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Tdcs depression

Renata de Melo Felipe da Silva, André Russowsky Brunoni, Eurípedes Constantino Miguel, Roseli Gedanke Shavitt
CONTEXT AND OBJECTIVE: Neuromodulation techniques for treating obsessive-compulsive disorder (OCD) have expanded through greater understanding of the brain circuits involved in this disorder. Transcranial direct current stimulation (tDCS), a non-invasive technique, has been studied as an alternative for treatment-resistant OCD. We describe the design of a clinical trial using tDCS for OCD and report on the outcomes from two patients with primary OCD who were resistant to cognitive-behavioral therapy and to selective serotonin reuptake inhibitors, and who received tDCS in an open manner during the training phase for the study procedures...
September 2016: São Paulo Medical Journal, Revista Paulista de Medicina
D Kaczmarek, J Ristikankare, E Jankowska
Direct current (DC) polarization has been demonstrated to alleviate the effects of various deficits in the operation of the central nervous system. However, the effects of trans-spinal DC stimulation (tsDCS) have been investigated less extensively than the effects of transcranial DC stimulation (tDCS), and their cellular mechanisms have not been elucidated. The main objectives of this study were, therefore, to extend our previous analysis of DC effects on the excitability of primary afferents and synaptic transmission by examining the effects of DC on two spinal modulatory feed-back systems, presynaptic inhibition and post-activation depression, in an anaesthetized rat preparation...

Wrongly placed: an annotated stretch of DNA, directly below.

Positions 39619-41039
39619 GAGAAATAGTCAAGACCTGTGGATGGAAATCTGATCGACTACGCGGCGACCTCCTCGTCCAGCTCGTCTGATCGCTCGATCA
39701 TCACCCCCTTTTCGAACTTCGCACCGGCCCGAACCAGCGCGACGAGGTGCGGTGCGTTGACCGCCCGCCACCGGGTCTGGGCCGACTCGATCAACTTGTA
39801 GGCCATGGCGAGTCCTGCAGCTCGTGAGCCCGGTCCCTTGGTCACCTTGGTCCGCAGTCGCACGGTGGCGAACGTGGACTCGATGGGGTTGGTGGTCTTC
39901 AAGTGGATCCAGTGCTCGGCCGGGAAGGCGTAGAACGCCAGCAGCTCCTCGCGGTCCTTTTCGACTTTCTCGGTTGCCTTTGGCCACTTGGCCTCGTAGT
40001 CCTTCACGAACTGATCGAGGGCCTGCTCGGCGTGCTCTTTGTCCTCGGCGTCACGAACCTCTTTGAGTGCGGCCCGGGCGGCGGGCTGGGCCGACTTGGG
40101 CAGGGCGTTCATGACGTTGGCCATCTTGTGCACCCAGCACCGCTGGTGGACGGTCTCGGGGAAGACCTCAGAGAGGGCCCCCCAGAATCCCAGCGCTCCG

November 28, 2016: Journal of Physiology
Sarah M Szymkowicz, Molly E McLaren, Uma Suryadevara, Adam J Woods
Transcranial direct current stimulation (tDCS) is a non-invasive brain stimulation technique that has grown in popularity over the past two decades as an alternative treatment option for various neuropsychiatric disorders. tDCS modulates cortical excitability through the application of a weak direct current to the scalp via electrodes placed over cortical regions of interest. It has been shown to be a promising and relatively safe treatment tool with few adverse events. In this article, we will briefly review the efficacy of tDCS in depression, bipolar disorder, schizophrenia, and obsessive-compulsive disorder...
November 2016: Psychiatric Annals
Jean-Pascal Lefaucheur, Andrea Antal, Samar S Ayache, David H Benninger, Jérôme Brunelin, Filippo Cogiamanian, Maria Cotelli, Dirk De Ridder, Roberta Ferrucci, Berthold Langguth, Paola Marangolo, Veit Mylius, Michael A Nitsche, Frank Padberg, Ulrich Palm, Emmanuel Poulet, Alberto Priori, Simone Rossi, Martin Schecklmann, Sven Vanneste, Ulf Ziemann, Luis Garcia-Larrea, Walter Paulus
A group of European experts was commissioned by the European Chapter of the International Federation of Clinical Neurophysiology to gather knowledge about the state of the art of the therapeutic use of transcranial direct current stimulation (tDCS) from studies published up until September 2016, regarding pain, Parkinson's disease, other movement disorders, motor stroke, poststroke aphasia, multiple sclerosis, epilepsy, consciousness disorders, Alzheimer's disease, tinnitus, depression, schizophrenia, and craving/addiction...
October 29, 2016: Clinical Neurophysiology: Official Journal of the International Federation of Clinical Neurophysiology
Jean-Pascal Lefaucheur